There are no moments to breathe in Jeremiah Kipp's latest short film, the involving and disturbing Pickup, a film written by Jessica Blank and starring Mandy Evans as Megan, whose facade of normalcy with a seemingly idyllic marriage, comfortable home and beautiful son masks a harsh yet not particularly uncommon secret. Megan's controlled family life is shaken by her destructive addiction, an addiction that if discovered could destroy everything.
At a mere 15 minutes in length, Pickup throws the truth in our faces quickly and never, not even for a single moment, lets up as Kipp, an increasingly in demand indie director, goes darker than usual yet never compromises authenticity along the way.
It helps to have an actress the caliber of Evans, whose ability to capture Megan's inner struggles while maintaining a calm exterior is essential to the character's remaining sympathetic even as her actions put both herself and her child's welfare in peril.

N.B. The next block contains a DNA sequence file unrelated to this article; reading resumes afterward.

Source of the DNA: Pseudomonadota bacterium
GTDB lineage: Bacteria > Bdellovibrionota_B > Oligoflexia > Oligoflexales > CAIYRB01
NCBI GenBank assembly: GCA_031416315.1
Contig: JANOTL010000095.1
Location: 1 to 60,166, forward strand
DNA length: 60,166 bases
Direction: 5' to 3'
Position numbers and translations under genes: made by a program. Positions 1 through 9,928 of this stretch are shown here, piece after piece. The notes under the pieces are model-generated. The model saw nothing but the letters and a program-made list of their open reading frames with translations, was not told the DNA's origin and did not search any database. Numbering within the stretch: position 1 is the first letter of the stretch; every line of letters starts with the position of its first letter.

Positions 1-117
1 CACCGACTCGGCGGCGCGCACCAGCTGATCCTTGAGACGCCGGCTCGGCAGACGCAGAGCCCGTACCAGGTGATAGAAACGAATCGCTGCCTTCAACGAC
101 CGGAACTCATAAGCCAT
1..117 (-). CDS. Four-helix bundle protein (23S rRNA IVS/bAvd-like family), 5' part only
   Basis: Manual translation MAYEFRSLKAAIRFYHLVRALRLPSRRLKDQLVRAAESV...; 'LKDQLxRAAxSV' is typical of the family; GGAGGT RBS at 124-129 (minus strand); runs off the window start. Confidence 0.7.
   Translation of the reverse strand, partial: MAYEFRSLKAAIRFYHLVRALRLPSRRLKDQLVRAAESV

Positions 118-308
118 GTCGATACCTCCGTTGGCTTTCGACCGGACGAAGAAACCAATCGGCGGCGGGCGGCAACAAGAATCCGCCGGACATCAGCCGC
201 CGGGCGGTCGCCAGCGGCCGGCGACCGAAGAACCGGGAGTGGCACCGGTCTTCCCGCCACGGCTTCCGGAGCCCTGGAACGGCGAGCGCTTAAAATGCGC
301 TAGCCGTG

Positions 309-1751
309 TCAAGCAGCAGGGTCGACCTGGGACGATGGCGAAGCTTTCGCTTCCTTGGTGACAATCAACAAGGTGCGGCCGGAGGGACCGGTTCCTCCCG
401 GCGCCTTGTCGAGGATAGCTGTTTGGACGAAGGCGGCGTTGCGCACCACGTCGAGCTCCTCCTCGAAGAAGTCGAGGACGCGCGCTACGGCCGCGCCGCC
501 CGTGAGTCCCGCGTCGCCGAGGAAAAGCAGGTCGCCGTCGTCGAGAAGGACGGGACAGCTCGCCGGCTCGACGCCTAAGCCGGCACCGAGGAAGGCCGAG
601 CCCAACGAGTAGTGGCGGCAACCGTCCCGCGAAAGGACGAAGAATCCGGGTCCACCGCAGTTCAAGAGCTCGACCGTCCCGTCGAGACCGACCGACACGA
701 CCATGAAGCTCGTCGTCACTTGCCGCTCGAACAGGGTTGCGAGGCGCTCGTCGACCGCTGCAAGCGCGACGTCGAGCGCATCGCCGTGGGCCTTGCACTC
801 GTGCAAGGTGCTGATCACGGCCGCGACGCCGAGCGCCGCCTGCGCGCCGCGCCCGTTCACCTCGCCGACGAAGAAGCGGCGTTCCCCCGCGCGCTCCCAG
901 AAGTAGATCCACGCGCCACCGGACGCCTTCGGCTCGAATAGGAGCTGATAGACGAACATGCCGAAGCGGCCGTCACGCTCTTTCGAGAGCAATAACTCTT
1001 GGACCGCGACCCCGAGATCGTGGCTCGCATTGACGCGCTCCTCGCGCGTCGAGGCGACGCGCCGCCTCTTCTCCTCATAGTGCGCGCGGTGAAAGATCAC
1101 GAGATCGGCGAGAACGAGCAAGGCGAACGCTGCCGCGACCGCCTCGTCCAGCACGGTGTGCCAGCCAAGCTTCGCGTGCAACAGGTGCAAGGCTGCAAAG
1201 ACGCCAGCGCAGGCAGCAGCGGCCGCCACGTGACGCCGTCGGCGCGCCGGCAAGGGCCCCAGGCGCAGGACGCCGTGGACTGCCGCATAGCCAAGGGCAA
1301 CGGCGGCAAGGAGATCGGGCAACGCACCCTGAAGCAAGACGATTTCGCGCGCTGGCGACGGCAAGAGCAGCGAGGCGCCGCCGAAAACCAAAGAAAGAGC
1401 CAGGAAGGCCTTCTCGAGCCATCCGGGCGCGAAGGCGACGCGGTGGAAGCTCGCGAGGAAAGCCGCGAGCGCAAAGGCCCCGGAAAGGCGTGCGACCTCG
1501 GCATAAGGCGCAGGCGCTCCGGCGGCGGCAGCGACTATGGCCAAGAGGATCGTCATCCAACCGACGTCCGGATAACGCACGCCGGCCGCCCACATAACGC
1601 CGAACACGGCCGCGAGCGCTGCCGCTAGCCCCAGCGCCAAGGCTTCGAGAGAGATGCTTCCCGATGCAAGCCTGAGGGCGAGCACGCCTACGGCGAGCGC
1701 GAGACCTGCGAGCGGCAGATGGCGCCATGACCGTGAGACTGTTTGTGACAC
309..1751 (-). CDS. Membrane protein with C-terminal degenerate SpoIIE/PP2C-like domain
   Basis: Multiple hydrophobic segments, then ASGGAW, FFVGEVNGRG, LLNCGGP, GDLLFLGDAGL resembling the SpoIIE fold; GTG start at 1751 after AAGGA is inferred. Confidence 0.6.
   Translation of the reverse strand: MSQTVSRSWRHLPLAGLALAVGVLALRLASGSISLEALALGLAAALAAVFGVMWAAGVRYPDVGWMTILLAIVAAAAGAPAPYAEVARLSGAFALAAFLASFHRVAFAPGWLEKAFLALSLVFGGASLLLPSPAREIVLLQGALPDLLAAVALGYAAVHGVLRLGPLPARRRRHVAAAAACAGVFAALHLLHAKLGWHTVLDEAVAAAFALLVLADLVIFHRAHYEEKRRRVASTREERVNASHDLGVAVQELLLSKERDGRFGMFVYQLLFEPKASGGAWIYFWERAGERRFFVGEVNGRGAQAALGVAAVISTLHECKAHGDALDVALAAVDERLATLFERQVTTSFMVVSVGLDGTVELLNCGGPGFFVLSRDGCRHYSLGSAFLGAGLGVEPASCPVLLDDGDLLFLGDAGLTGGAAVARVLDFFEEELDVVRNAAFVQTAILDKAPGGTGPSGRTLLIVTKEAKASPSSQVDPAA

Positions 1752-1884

Evans, who as a piece of fun trivia used to be a Radio City Rockette, indeed really rocks the screen as Mandy and offers a layered, complex performance devoid of the usual one-note tendencies we so often find with this type of character. Evans's Mandy is, or at least tries to be, a loving mother but there's something desperately unsettled deep inside of her and she's living out that inner chaos in increasingly unstable ways. Young Griffin Robert Faulkner, whom you may recognize from the recent It Comes at Night, is also a gem as young Liam while The Wire's Jim True-Frost isn't tasked with much complexity but adds layers of intrigue as Megan's husband, Ben.
Eric Giovon's lensing casts constant shadows, a wonderfully effective approach that makes the film's more jarring scenes less graphic and more emotionally impactful. Giovanni Spinnelli's original music is also a sublime complement to the unnerving film.
Pickup continues on the film fest circuit and most recently screened in late June at the Soho International Film Festival. Yet another success for the impressive Jeremiah Kipp, the film's lingering impact also speaks volumes about the gifted storytelling of Jessica Blank. If you get a chance, definitely check out the film for yourself.